Does a stock dividend dilute the price per share as would a forward stock split?

By Matt Lee AAA
A:

Every corporation has the same goal in mind: to maximize shareholder wealth. This goal is fulfilled in two different ways, by re-investing cash into the business to stimulate its growth, or by paying dividends to shareholders. A dividend can take the form of either cash or stock. In the case of a cash dividend, a shareholder will receive cash based on the the number of shares they own. Let's say a corporation declares a cash dividend of $0.25 per share, if an investor owns 10,000 shares, then this investor would receive $2,500.

If, on the other hand, an investor still owns the same 10,000 shares, but the company declares a stock dividend of 0.2, this would mean that for every share owned, 0.2 of a share (called a fractional share) is "paid" to the shareholder. So, for our investor with 10,000 shares, after the dividend was collected they would own 12,000 shares (10,000 x 1.2). The effect of this stock dividend on the stock price, however, may not be as positive. The stock dividend, and a stock split, will increase the number of shares outstanding, and with all other things remaining the same, the stock price will fall. Therefore, the stock price would dilute from either a stock dividend or a stock split.

Stock prices are based on the value of the firm divided by the number of shares outstanding. If the number of shares outstanding increases, the stock price will fall. For example, say there is a firm with a market cap of $750 million, and there are 200 million shares outstanding at the stock price of $3.75 ($750/200). If there is a stock dividend declared of 0.2, then the number of shares outstanding will increase by 20% to 240 million. With this new number of shares outstanding, and the company's market cap remains the same, but the share price will now decrease to $3.13 ($750/240). Conversely, the same results would occur if the firm decided to split the stock 6:5, which means that for every 5 shares currently owned, the shareholders will receive a total of 6 stocks after the split. The number of shares outstanding would increase to 240 million (200 x 1.2), and the market price would be diluted to $3.13.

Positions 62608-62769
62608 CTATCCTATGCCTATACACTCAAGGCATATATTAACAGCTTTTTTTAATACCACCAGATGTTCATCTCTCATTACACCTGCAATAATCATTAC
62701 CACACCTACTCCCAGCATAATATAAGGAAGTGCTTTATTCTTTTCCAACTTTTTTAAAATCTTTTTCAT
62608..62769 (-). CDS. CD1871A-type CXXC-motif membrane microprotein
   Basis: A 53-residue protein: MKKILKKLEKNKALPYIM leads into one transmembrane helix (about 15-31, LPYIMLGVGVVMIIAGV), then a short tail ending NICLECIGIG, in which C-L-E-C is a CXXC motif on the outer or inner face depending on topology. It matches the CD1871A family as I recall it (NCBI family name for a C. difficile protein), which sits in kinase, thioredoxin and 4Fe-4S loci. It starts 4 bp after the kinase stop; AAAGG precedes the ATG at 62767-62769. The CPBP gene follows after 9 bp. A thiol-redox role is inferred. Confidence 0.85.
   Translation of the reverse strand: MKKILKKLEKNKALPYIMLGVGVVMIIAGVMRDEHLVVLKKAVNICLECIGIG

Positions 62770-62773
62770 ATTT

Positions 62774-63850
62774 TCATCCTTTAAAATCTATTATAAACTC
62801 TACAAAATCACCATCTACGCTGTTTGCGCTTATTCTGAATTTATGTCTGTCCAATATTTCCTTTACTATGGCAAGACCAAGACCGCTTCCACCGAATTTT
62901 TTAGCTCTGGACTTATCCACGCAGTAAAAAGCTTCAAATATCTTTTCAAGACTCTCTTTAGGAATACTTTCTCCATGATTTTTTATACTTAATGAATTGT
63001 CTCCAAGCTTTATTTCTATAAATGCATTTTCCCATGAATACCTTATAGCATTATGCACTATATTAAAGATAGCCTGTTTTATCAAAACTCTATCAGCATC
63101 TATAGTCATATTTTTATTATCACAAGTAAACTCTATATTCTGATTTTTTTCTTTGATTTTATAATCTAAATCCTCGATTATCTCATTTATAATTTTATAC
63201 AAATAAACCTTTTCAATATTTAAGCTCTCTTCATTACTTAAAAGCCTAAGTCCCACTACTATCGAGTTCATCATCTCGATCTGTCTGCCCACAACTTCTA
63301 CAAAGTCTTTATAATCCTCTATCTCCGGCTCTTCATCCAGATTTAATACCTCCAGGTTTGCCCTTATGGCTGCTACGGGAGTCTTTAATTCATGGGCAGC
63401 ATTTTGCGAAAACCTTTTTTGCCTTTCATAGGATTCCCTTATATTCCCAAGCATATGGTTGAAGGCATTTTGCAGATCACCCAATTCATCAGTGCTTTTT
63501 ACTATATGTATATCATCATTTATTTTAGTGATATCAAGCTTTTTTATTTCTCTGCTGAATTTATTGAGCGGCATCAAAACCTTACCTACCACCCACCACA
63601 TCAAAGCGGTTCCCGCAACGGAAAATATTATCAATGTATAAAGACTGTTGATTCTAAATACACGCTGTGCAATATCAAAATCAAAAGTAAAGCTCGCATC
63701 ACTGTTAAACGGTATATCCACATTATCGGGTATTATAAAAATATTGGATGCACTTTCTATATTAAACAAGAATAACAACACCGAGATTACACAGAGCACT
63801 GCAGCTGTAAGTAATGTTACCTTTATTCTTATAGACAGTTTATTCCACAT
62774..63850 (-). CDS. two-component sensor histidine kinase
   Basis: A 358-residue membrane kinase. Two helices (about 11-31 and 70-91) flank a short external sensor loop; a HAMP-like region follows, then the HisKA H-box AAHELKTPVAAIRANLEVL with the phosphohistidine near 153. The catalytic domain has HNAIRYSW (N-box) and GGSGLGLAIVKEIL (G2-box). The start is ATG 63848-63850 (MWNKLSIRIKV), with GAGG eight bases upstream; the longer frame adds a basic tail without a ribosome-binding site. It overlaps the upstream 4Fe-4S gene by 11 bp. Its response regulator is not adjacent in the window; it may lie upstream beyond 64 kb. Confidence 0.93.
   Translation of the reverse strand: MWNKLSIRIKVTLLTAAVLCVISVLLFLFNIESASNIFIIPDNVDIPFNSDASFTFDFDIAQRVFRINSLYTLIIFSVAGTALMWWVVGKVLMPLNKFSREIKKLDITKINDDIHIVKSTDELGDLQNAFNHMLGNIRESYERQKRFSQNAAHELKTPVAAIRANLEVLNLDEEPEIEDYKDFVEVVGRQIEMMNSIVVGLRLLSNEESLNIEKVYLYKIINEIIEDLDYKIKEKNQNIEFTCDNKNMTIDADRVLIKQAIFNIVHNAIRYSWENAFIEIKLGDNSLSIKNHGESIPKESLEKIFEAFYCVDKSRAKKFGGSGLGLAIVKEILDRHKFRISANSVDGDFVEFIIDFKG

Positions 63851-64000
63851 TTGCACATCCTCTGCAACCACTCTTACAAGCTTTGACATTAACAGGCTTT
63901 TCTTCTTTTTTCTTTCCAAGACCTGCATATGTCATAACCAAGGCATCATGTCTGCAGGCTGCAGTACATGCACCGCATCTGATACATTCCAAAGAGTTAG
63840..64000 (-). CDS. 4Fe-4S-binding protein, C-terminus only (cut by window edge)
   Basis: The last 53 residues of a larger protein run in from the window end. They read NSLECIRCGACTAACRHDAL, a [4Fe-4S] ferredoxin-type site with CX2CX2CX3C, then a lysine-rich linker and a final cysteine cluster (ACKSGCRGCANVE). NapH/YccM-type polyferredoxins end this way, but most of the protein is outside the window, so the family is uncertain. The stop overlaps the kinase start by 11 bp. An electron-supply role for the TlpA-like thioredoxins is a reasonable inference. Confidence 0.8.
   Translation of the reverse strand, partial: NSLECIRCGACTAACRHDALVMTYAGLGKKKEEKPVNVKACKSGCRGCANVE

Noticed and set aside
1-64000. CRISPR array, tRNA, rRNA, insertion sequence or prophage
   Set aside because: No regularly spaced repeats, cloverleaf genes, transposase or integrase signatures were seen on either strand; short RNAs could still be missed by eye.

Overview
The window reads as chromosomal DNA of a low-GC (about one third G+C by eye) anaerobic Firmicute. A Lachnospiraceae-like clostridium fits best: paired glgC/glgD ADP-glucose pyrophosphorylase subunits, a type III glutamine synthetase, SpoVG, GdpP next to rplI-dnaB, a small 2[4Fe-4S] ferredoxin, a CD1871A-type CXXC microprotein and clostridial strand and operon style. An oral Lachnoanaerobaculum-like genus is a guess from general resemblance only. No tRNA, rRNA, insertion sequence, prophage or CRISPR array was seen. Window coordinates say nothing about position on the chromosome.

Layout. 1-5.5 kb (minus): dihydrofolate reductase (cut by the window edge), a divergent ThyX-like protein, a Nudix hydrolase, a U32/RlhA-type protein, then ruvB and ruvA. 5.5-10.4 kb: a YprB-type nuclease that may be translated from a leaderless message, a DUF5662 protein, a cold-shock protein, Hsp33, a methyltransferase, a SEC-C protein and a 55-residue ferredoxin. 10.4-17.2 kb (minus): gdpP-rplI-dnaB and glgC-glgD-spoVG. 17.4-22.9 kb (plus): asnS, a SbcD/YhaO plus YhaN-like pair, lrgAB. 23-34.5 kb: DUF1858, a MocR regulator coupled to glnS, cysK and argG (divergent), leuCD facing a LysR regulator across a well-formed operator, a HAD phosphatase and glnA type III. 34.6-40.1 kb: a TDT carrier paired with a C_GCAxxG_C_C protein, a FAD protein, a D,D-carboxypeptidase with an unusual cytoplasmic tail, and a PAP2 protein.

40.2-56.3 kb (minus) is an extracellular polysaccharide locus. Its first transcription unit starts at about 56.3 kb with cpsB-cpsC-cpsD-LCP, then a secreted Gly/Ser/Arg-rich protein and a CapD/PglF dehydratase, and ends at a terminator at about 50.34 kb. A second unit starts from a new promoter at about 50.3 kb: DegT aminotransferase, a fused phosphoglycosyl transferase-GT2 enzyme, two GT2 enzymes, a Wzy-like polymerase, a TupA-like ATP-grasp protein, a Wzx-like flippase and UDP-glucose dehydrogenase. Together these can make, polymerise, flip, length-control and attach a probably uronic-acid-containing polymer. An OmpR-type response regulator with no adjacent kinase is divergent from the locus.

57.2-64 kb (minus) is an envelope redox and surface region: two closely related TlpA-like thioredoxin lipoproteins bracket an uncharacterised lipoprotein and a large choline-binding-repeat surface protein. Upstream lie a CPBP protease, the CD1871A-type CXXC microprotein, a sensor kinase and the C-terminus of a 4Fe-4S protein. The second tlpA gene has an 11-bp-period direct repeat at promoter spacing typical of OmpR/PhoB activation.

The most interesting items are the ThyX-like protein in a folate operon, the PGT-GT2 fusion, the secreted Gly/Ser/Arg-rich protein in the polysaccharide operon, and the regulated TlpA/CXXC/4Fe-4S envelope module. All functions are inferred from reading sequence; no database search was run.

One positive characteristic of the stock dividend and stock split, is that ownership is not further diluted. That is to say, all shareholders will own the same proportionate amount of the company after the dividend or split as they did before.

If you are interested in learning more about dividends, read The Importance Of Dividends article, or How and Why Do Companies Pay Dividends?

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